The Tampa Bay Buccaneers have taken on the team known as the Cardinals in three different states and five different stadiums over four decades of head-to-head play…and they really haven't decided anything. After 18 thunderous clashes with that not-too-heated rival from the NFC West (late of the NFC East), it's nine up and nine down for the Buccaneers.
Barring a tie – of which there has only been one in Buccaneers history – one of those teams will take the lead on Sunday when Tampa Bay makes its second-ever trip to University of Phoenix Stadium. The Bucs are also even all-time with Miami (5-5) and Washington (10-10) but don't get a chance to take on the Dolphins or Redskins this year, so Sunday's contest is their best bet to put an opponent in the rear-view mirror.
The most recent action in the Bucs-Cards saga includes road wins for both teams. In 2010, Tampa Bay got its first taste of the tethered spaceship in Glendale, Arizona known as University of Phoenix Stadium, and rather enjoyed it. It was no means an easy win over a Cardinals team led – albeit briefly – by Max Hall, a quarterback making his third (and final) NFL start. The visitors got their first touchdown, tying the game at 7-7, in the first quarter on a pick-six by LB Geno Hayes off Hall, beginning a shootout that would end in a 38-35 decision.
Hayes would later score again on a 21-yard fumble return, though at this point veteran Derek Anderson was under center because Bucs CB Aqib Talib had also redirected one of Hall's passes to the opposite end zone. If it seems like that's a lot of defensive weapons for a shootout, this game also featured 803 yards of offense, split almost evenly down the middle by the two teams. It is probably best remembered for the work of Buccaneers RB LeGarrette Blount, who ran for 120 yards and two touchdowns and hurdled clear over an Arizona defender on a 48-yard ramble. The game was still very much in doubt down to the two-minute warning of the fourth quarter, at which time Talib got his second interception, this one off Anderson at the Bucs' six-yard line.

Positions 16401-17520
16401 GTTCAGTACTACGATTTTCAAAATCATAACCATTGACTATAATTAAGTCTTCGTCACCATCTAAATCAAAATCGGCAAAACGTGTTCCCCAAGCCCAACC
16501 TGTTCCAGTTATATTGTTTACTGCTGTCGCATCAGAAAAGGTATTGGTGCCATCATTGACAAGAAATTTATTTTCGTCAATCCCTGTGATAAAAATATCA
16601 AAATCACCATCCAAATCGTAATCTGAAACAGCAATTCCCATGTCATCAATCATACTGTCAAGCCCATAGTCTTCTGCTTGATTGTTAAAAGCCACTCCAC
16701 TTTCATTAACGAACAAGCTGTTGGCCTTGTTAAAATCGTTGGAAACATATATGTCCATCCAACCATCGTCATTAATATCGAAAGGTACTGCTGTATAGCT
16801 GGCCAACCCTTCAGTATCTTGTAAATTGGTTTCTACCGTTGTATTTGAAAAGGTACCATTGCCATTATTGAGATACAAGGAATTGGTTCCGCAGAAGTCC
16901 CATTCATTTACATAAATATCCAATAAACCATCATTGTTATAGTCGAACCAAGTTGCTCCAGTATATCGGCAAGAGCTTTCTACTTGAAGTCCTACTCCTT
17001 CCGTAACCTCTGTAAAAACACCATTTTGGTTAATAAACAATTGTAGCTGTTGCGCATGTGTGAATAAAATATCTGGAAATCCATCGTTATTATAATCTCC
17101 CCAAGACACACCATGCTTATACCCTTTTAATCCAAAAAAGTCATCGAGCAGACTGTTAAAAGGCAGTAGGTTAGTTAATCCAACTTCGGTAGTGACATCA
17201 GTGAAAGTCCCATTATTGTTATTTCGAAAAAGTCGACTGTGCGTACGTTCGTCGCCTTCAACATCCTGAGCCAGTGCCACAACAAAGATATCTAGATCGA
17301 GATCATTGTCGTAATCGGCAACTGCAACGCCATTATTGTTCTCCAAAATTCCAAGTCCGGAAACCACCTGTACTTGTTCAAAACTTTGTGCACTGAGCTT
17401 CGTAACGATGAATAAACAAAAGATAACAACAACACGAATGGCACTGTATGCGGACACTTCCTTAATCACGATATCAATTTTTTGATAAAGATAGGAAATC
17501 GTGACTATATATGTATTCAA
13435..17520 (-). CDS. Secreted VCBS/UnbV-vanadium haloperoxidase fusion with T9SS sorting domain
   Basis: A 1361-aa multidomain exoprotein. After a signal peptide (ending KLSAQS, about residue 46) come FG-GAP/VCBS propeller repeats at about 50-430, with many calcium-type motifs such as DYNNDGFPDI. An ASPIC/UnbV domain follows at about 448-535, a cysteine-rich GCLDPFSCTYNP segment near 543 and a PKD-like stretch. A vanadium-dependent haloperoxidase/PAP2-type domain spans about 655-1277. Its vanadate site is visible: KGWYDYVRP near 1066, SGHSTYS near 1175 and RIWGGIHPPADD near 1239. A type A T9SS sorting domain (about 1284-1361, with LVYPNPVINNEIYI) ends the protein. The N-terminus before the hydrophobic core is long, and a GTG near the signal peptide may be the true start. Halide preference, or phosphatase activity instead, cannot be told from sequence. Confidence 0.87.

The Cardinals got their revenge three years later at Raymond James Stadium, though in a game featuring far fewer fireworks (say that three times fast). After being so felonious with the football (this week's Series History brought to you by the letter F) in Arizona, the Buccaneers were far more giving in the rematch, coughing up two costly turnovers to fuel a furious fourth-quarter Cardinals comeback. Tampa Bay had started the season 0-3 but managed to build a 10-0 halftime lead over an Arizona team that would eventually finish 10-6. It was still 10-0 in the fourth when a botched snap by the Bucs set up a Cardinal field goal and Patrick Peterson interception off Mike Glennon led to Carson Palmer's 13-yard TD pass to Larry Fitzgerald. An ill-advised kickoff return by Jeff Demps out to the Bucs' 10-yard line followed, and then a sack of Glennon at the one and a punt that gave the ball back to Arizona at Tampa Bay's 38. The game-winning field goal was little more than an afterthought at that point.